Jeff LaPorte

+ Follow
since Jun 19, 2014
Southern Ohio, Zone 6a
Apples and Likes
Apples
Total received
0
In last 30 days
0
Total given
0
Likes
Total received
0
Received in last 30 days
0
Total given
0
Given in last 30 days
0
Forums and Threads
Scavenger Hunt
expand First Scavenger Hunt

Recent posts by Jeff LaPorte

Heres a couple of videos that might help. One is a 2000 year old food forest in morroco the other is a 300 yr old food forest in Vietnam.


4 years ago
I'm not sure about eating them. Never tried em but for certain you can plant them just like you do cloves and the next year to 3 years will end up with a divided bulb. I have divided bulbs from my garlic bulbils that I plants last fall.
When harvesting your garlic cut the scapes as low as possible above the leaves on the garlic plant. Stick them in water to finish them off. When finished let em dry thoroughly and then rub them between your hands to loosen the bulbils from the umbrel. Plant them in the fall as you normally would the cloves and wait to see what you get next year.

If you only get a round next year just plant it back again in the fall or depending on your zone you can just leave it in the ground and mulch it for overwintering.

If you would like to make seed then thats a slightly different process. You will need to remove the bulbils in order for the umbrel to make seed instead. It wont make both. Growing from Clove or bulbil is like making a clone of the original. Growing from seed will be a different variety. Every seed will produce a different variety of garlic even if they are only slightly different. Like the offspring of anything really.

http://garlicseed.blogspot.com/p/growing-garlic-from-true-seed.html There's a good link for learning how to make seed for anyone interested.

The photo is just a picture of an umbrel producing the bulbils. Enjoy
4 years ago
Looks like your well on your way to success. We all learn by doing and sometimes trial and error helps us learn what not to do.

As others have said, use only chips that have been sitting 2-3 years. If you do use them your first year you want you paper or cardboard, then a layer of compost then a layer of topsoil and then your chips. Pull your chips aside when planting and do not move around your plants until they are well established.

This is my 3rd year using this system and I wont use anything else. Its very easy although labor intensive up front. Last year I didnt water my garden even in the heat of summer. I never needed to. I can just move soil around with my hands when I want to plant. When I harvested my garlic last year I just stuck my hands into the soil and pulled it up. Weeding is a breeze too. Now I have clover all over my beds so my weeding is very minimal. Most of the time I just leave the clover to grow or pull it and lay it back down. In any event I can weed a 4x8 bed in about 5 minutes.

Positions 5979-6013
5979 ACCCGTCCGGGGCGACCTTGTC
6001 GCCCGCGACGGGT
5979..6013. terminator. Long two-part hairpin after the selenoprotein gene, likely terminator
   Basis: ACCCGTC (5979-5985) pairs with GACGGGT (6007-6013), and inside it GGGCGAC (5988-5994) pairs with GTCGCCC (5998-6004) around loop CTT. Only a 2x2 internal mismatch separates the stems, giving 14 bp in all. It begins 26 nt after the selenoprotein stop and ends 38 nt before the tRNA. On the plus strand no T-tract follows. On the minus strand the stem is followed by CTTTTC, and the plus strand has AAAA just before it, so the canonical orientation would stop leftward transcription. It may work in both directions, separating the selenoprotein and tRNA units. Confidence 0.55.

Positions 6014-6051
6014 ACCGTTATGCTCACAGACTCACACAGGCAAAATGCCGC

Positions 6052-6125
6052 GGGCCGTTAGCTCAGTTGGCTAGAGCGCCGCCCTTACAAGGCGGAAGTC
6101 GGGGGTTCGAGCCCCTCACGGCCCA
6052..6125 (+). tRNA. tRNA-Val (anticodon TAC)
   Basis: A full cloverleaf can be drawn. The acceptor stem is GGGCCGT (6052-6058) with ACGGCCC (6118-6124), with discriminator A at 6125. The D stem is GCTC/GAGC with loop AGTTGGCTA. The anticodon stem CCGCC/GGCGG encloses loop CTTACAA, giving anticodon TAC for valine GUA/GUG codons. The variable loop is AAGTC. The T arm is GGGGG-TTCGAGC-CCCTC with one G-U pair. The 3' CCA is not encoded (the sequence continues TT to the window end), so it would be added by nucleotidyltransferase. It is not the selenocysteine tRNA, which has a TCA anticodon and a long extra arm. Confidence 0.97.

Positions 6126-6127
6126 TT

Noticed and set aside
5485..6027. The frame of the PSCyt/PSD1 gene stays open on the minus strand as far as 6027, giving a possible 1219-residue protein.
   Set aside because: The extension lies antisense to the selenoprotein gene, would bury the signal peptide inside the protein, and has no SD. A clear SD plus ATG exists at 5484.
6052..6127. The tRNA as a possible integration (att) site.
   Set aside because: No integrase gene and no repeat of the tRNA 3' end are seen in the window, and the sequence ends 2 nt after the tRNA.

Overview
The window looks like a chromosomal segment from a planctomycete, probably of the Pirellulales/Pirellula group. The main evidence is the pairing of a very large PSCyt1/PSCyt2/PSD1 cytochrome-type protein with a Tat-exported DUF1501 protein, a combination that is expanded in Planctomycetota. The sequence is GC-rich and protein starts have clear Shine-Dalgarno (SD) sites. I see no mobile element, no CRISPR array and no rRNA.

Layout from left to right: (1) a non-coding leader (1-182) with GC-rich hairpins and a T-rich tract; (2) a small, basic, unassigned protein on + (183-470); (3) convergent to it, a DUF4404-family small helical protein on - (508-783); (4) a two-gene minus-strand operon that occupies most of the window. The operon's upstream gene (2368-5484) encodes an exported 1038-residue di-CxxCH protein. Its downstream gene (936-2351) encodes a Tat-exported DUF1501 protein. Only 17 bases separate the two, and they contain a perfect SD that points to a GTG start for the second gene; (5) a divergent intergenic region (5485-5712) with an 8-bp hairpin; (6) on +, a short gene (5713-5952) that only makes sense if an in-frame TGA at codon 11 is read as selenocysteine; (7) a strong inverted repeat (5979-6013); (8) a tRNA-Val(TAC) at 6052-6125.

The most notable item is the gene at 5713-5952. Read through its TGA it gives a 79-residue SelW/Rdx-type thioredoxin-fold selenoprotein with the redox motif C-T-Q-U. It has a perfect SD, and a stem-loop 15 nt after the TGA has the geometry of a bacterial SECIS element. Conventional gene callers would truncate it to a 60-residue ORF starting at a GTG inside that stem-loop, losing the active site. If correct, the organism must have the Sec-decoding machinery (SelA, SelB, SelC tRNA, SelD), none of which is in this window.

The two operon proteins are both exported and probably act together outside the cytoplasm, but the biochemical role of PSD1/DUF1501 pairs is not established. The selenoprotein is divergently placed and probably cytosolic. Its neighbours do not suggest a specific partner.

When I got started I lucked out and they were trimming trees on my road. Now I just add manure to the heaps of woodchips I have and use them as needed. I usually let them sit 6 months at least first. This year I started a new garden area and used my chip/manure mixture from last year on top of topsoil i had purchased. Maybe I lucked out with the topsoil but everything is doing great. We've had a very wet spring and so far early summer and my garden is also not in a great location. I live in a forest on a hillside so I have some sunlight issues. So far this garden has surpassed my expectation. Tomatoes are over 5' tall already and setting fruit very well. I am already pulling peppers but that from plants I had grown last tear and dug up and saved in the house for the winter.
Anyway, everything is doing great and I havent ever had a soil test done but havent ever had a problem.. Your definitely moving in the right direction and once you get it dialed in you will be happy you did this. Its really nice not having to till every year.
I do all of my gardening by the moon phases. I dont have an answer to your question but I am sure it makes a difference based on my experience with other plants. I use LLEWELLEN's book as my guide.
4 years ago
Thank you mariamne.. Its nice to be here. Been perusing this site for awhile now. I have a solar passive home on almost 20 acres and am working on building a permaculture food forest. Gardens and fruit trees are in but I have a lot to learn before I move forward anymore. Lots of questions that I am currently trying to research.
I like your idea of a local permie gathering. Be a great way to exchange ideas and bring fresh ideas onto each others properties if we could somehow do a rotational gathering of some sort.
4 years ago
Ross county here. In the chillicothe area. Welcome.
4 years ago